Responses to Inc.’s plan for revitalizing the American dream.
Responses to Inc.’s plan for revitalizing the American dream.
As an eight-time serial entrepreneur, I loved everything in Inc.'s article about saving the American economy ["Bring On the Entrepreneurs!," July/August 2010]. I am passionate about the importance of entrepreneurship to the survival of the American dream, and I applaud Inc.'s efforts to champion business creation.
Thank you for sharing your ideas for creating jobs in this country. The Obama administration recognizes, as you do, the vital importance of small businesses in our economy. The important role start-up companies have in creating jobs is a crucial piece of our ongoing recovery.
Your article mentioned many good ideas about ways we can create more jobs. In fact, many of those ideas were included in the American Recovery and Reinvestment Act, signed into law by President Barack Obama in 2009. For example, in an effort to increase access to credit for small businesses, the Recovery Act raised loan guarantees and reduced borrower fees for Small Business Administration programs.
The Obama administration is focused every single day on doing everything we can to accelerate the rate of employment growth.
William E. Spriggs
Assistant Secretary for Policy, U.S. Department of Labor
It would be great news for the economy if tax breaks for angel investors spread to more states throughout the country. Yes, some angels will invest in bad ideas that will fail. But if an idea does succeed and a company creates jobs, everyone wins: The company and its employees pay taxes, and everyone, including the angels, has more money to save, spend, or invest in the economy.
Another way to create jobs in the U.S. is to promote manufacturing here. My company just launched a product called the PoopPac, a case for carrying used dog-waste bags, and we manufacture it in California. Everyone tells me I'll have to move the manufacturing to China to succeed as a business. People don't even bother to ask about my production costs; they just assume it can't be done here. It's very sad.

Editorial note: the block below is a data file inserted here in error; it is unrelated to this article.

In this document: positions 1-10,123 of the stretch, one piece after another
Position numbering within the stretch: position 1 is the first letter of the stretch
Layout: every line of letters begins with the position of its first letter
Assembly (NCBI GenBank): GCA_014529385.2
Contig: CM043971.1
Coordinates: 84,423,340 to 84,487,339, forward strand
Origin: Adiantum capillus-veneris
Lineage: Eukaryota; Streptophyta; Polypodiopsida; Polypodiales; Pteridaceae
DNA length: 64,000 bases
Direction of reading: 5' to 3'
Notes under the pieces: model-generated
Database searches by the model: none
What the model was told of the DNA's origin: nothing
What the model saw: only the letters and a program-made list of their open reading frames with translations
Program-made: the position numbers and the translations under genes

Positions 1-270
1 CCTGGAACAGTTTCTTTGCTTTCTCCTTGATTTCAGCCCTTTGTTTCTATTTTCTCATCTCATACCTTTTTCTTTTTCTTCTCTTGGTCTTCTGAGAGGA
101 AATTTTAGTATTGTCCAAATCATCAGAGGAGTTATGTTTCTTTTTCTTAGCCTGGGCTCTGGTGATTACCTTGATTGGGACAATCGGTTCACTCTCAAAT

CEO/owner, Daystar Solutions
Santa Barbara, California
I have started two businesses and am in the process of starting two more. I'm surprised by how much Inc. is looking to the U.S. government to "mobilize" entrepreneurs. The government has saddled the taxpayer with several trillion dollars of debt and massive new entitlements. Europe has already shown us where this leads: slower growth, higher entrenched unemployment, and more taxes.
I don't think we need any more new ideas so much as we need to remember the old ones: that low taxes and less government meddling made America the most dynamic and innovative country in the world.
Owner, Hip Product Factory
Vancouver, British Columbia
One element that you've missed in your excellent consideration of policy prescriptions for restoring the American dream is health care reform. Not only are American businesses hamstrung by the high costs of health care -- costs that far exceed those incurred by foreign competitors -- but far too many American workers are trapped in suboptimal jobs by the need to retain health care benefits for their families. If we could reduce health care costs and make health coverage truly portable and not dependent on employer-provided benefits, we could make American businesses more competitive and encourage a wave of entrepreneurship. By keeping health care tied to employment, we encourage employees to avoid risk taking and the pursuit of entrepreneurial options.
Congratulations on the article about reviving the American economy, which I found intriguing and insightful. I agree that one of America's strengths has been its ability to attract and reward the greatest global talent.